Talktime : ‘Struggle is a vital learning curve for all artists’

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Talktime : ‘Struggle is a vital learning curve for all artists’

Sunday, 02 December 2018 | Shalini Saksena

Talktime : ‘Struggle is a vital learning curve for all artists’

Rahat Fateh Ali Khan | The 43-year-old qawwali singer speaks with Shalini Saksena about his latest music video, what keeps him grounded and why he loves doing live shows as a free bird

Tell us about your latest song? You play a role in the music video too...

The song Dhadkane is produced and curated by Shamir Tandon with JetSynthesys Music Boutique. It is a OnePlus playback non-film music property of YouTube. The song is set in Los Angeles and is about a boy and girl where the two come to a party. The girl is in LA to see Hollywood. That is where I step in; I am the singer. It is not as if I am acting in the video just that I am there due to a scenario that has been created.

How was the experience?

I now understand how tough it is to act. Hats off to all the actors out there. I find my job — that of a singer — so much easier. I suppose the actors feel the same way— may be they find singing difficult.

What made you act in the video?

Like I mentioned earlier, I have not acted. I am just doing what I do best — sing. Usually I sit with a harmonium and sing with a lot of emotions. But this video was a little different hence needed a different setting. The only difference is that you will find me standing and singing at a party. It is not as if you will find me crying.

How has your journey been so far?

Ups and downs are part and parcel of life, especially if one is an artist. It is important that these ups and down take place. It is a learning curve for us. One is able to pinpoint one’s mistakes. I enjoy these waves. Everyone wants to have a continuous up. But what is the reason why there is down? He needs to correct it so that he is back up again.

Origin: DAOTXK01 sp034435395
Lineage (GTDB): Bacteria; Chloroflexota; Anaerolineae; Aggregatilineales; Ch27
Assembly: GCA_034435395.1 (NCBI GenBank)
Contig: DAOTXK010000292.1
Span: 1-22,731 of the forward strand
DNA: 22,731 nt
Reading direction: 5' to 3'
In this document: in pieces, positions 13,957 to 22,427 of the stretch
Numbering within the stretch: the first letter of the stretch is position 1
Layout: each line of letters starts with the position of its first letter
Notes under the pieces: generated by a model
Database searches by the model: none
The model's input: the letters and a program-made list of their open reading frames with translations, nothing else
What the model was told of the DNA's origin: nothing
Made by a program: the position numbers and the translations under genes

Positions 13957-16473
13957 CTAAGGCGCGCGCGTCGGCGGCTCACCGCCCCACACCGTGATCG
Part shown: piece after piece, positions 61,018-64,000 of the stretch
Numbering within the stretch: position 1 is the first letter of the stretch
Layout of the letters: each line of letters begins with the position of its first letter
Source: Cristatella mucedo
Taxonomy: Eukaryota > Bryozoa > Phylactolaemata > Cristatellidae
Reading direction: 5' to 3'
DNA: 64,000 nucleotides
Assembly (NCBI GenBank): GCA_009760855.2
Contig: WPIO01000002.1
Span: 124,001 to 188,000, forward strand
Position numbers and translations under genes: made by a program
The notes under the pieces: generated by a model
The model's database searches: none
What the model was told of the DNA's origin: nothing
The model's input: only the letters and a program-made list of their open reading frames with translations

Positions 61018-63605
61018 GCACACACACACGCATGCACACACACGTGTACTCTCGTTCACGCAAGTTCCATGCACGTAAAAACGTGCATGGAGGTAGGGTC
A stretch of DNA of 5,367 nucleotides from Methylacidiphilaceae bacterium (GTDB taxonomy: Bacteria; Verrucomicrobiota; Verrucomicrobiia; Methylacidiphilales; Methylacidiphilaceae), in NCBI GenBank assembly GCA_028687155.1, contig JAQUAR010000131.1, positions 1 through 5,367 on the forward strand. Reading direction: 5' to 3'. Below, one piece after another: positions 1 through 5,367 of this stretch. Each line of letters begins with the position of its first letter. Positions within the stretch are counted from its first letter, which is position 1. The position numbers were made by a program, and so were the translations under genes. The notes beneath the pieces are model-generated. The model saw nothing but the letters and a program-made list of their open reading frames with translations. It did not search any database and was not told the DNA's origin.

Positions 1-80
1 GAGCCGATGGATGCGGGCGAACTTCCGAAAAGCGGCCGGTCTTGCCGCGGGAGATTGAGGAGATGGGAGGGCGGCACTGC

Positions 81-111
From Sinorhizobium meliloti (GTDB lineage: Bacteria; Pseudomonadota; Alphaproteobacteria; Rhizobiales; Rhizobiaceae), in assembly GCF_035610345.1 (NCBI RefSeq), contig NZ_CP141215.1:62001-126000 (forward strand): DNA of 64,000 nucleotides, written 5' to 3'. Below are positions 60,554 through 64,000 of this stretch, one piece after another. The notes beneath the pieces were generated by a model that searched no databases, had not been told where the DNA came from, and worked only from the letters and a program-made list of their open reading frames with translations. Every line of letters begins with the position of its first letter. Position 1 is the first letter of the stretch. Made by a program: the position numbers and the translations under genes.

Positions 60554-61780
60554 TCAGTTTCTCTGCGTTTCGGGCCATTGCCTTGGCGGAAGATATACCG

What does music mean to you?

It is an experience for me. Each person — whether he can sing or not — has sur. The way one speaks, it has a sound which is hidden within. This becomes different for artists like us because we understand the sound, we love our art and it loves us back.

As a playback singer what changes have you seen in the industry over the years?

I am not a playback singer per se. I am in Bollywood by chance. John Abraham gave me a song in Rocky Handsome (Aye Khuda). I had released an album which was put in a situation. There are other actors too whom I would like to thank — Salman Khan, Akshay Kumar, Shah Rukh Khan and Ajay Devgn. These actors convinced me to enter as playback. But I am just a singer by profession.

What do you prefer — live shows and or music videos?

I love to perform live. It gives me so much freedom. I can do so much more. Sometimes I get a window to express myself and I go for it

What keeps you grounded?

Yeh zameen mujhe kheench ke rakhti hai. It tells me to remain attached to my culture.

What do you listen to?

I listen to a lot of world music— whatever I like. I also listen to artists like Bade Ghulam Ali  saheb, Lata Mangeshkarji, madam Noor Jahan, Asha Bhonsleji, Kishore da, Rafi saheb. From the latest songs that are doing rounds, I like Fitoori from Bajirao Mastani. Then there is a song from Padmavat that I really love; I listen to this song all the time.

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